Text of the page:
Some other fun cast stuff: Nigel Stock would later play Watson to Peter Cushing’s Holmes for the BBC. David McCallum, after starring in the Man From UNCLE (note: not ORGY), was Carter in another Nazi-foxing caper, the BBC’s series of Colditz. And William Russell went on to more daring escapes, too, leaving the Great Escape to become one of Dr Who’s very first travelling companions. He can also be seen as one of Marlon Brando’s polo-necked courtiers in the opening minutes of Superman.

The cast includes Englishmen of different classes, Scots and Americans. James Coburn plays an Australian (though I’m not sure he bothers with the accent) and Charles Manson plays a Pole. It’s interesting that while Coburn later meets up with French and Spanish resistance, we see nothing of Germany’s allies. It implies that Germany fights alone against the rest of the world.

“We may all sit out the war as comfortably as possible?”

There’s some interesting stuff going on with the Germans. Von Luger, the Kommandant is seen to be a reasonable man, who regrets any violence. We feel for Werner as James Garner’s Hendley plays him for a sap. The Luftwaffe come across not as evil people but as genial jobs-worthies, doing the best at their jobs.

This is all the more evident when we know that the Kommandant doesn’t lose his job because of the escapes but (in scenes omitted from the film) because the investigation into the escapes discovers his black marketeering. As far as the film is concerned, he’s a decent enough bloke.

It’s the Gestapo who are the villains. Thuggish and vicious, it doesn’t justify the killing of 50 prisoners that Bartlett had been given due warning at the beginning of the film. The implication is that they’re responsible for his scars, and the great escape is his way of getting back at them. He makes no distinctions between Luftwaffe and Gestapo – he tells Ramsay that they’re “all the same”.

“Two hundred and fifty!?!”

Bearing in mind it’s all based on true facts, there’s some peculiar things about the plan.

If the tunnel’s using up all the cross-beams from the bunk-beds, where does everyone sleep? The guards would surely notice them sleeping on the floor… So are they sharing bunks?

The home-made clothes, stitched from blankets, old uniforms and boot polish, would have been less noticeable in time of war, as everyone was having to make do and mend. But where did Hendley get all the materials from? (That’s actually a question asked in the film, to which the response is “Don’t ask.”)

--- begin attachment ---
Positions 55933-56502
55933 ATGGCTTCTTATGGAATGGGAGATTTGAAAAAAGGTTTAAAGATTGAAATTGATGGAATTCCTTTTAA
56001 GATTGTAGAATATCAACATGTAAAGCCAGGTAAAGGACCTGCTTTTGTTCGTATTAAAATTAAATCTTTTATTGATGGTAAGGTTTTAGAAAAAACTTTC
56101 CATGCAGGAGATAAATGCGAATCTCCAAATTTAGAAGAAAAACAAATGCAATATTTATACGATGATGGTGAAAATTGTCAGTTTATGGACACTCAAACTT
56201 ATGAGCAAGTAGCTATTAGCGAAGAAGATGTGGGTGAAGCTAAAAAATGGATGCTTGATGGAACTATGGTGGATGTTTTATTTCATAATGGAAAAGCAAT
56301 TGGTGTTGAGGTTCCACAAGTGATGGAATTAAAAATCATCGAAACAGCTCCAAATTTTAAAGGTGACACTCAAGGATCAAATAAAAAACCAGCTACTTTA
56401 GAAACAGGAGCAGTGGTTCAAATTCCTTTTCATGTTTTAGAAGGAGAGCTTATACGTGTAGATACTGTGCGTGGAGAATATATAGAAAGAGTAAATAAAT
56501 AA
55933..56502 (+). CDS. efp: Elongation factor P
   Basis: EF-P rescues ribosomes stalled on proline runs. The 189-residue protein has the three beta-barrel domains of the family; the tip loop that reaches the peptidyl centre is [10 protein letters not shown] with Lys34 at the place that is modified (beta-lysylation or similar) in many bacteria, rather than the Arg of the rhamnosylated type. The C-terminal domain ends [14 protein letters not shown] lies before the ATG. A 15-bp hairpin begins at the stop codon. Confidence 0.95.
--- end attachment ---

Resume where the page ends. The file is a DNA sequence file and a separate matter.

The escapees are all very immaculate for people who’ve scurried through 300 feet of dirty tunnels. Did they have time to wash and brush up prior to boarding their train?

Why isn’t Hilts in uniform? If he’d just been prepared for being shot down over Germany, he’d surely have packed something less conspicuously American than slacks and a tee-shirt.

And where did he get his baseball glove from?

Thursday, March 18, 2010

Film Focus: Dave McKean

Another old Film Focus thing, this time an interview with director Dave McKean to go with my review of Mirrormask.

Was thrilled to speak to McKean over the phone, having long been an awed fanboy. I even got on to my Art A-level course (having not done the GCSE) by showing the tutors a sketchbook mostly comprising cut-and-pasted bits of Signal to Noise from my sisters copies of The Face. Excitingly, I've since met and been on a panel with McKean at a convention. He signed a copy of Mr Punch for the Dr (I chose that one 'cos it's about a wife beater.) Anyhoo...

Dave McKean interview
Conducted 27 February 2006

As I understand it from Neil Gaiman’s blog, Henson’s found that they had two million quid stuffed down the back of the sofa and wondered if you could make a film with it. Is that roughly how Mirrormask came about?

It’s almost that, yes. That’s the funny version. The slightly less funny version is that somebody at Columbia/TriStar – who released Labyrinth and the Dark Crystal – just noticed that those films, over the years, had done very well. Actually, when they were released they did not do so well because they were expensive. But over the years they have been around all the time, and people still like them and watch them.

Is that on video and DVD?

Yes, and they’re still showing at science-fiction festivals and fantasy festivals. They are just constants, and new generations of people keep finding them and enjoying them. So they offered Henson’s the chance to make another one, but they only had the aforementioned two million quid down the back of the sofa. So yes, that’s how it came about.

How much was it to be a conscious continuation of Dark Crystal and Labyrinth?

I think those sorts of conversation carried on before Neil and I were involved. I think the very first possibility-type conversations between Lisa Henson and the folks at Columbia/TriStar were, ‘Well, maybe it could be a sequel to Labyrinth or something like that…’ Those conversations had gone by the time we came aboard. At that point it was just a fantasy film, non-specific but for a family audience. So not a blood-and-gutsy adult film. Other than that, anything we liked.